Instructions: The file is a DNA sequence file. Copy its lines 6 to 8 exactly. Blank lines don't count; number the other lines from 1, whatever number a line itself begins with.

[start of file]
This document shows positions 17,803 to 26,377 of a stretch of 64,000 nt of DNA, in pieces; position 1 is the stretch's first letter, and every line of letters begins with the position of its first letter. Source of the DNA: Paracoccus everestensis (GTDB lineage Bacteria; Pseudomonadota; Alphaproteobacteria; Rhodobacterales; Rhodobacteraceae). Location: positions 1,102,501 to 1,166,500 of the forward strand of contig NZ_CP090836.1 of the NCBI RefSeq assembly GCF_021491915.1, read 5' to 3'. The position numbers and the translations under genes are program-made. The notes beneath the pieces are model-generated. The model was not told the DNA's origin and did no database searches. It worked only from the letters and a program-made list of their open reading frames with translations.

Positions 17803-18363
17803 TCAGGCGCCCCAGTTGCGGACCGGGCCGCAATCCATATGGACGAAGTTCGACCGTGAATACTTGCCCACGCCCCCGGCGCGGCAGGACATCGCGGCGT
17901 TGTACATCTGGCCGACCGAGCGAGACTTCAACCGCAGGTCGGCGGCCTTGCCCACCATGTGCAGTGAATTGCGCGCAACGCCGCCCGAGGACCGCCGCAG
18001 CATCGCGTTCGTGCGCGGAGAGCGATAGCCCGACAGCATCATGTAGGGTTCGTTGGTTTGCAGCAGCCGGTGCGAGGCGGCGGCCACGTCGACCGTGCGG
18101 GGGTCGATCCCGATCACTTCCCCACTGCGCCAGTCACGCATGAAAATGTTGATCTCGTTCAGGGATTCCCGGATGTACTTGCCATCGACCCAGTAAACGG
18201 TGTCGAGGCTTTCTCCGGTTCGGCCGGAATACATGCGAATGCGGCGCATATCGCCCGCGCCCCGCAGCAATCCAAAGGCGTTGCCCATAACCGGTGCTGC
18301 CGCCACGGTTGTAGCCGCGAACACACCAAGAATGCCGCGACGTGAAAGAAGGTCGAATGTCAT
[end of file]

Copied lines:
18101 GGGTCGATCCCGATCACTTCCCCACTGCGCCAGTCACGCATGAAAATGTTGATCTCGTTCAGGGATTCCCGGATGTACTTGCCATCGACCCAGTAAACGG
18201 TGTCGAGGCTTTCTCCGGTTCGGCCGGAATACATGCGAATGCGGCGCATATCGCCCGCGCCCCGCAGCAATCCAAAGGCGTTGCCCATAACCGGTGCTGC
18301 CGCCACGGTTGTAGCCGCGAACACACCAAGAATGCCGCGACGTGAAAGAAGGTCGAATGTCAT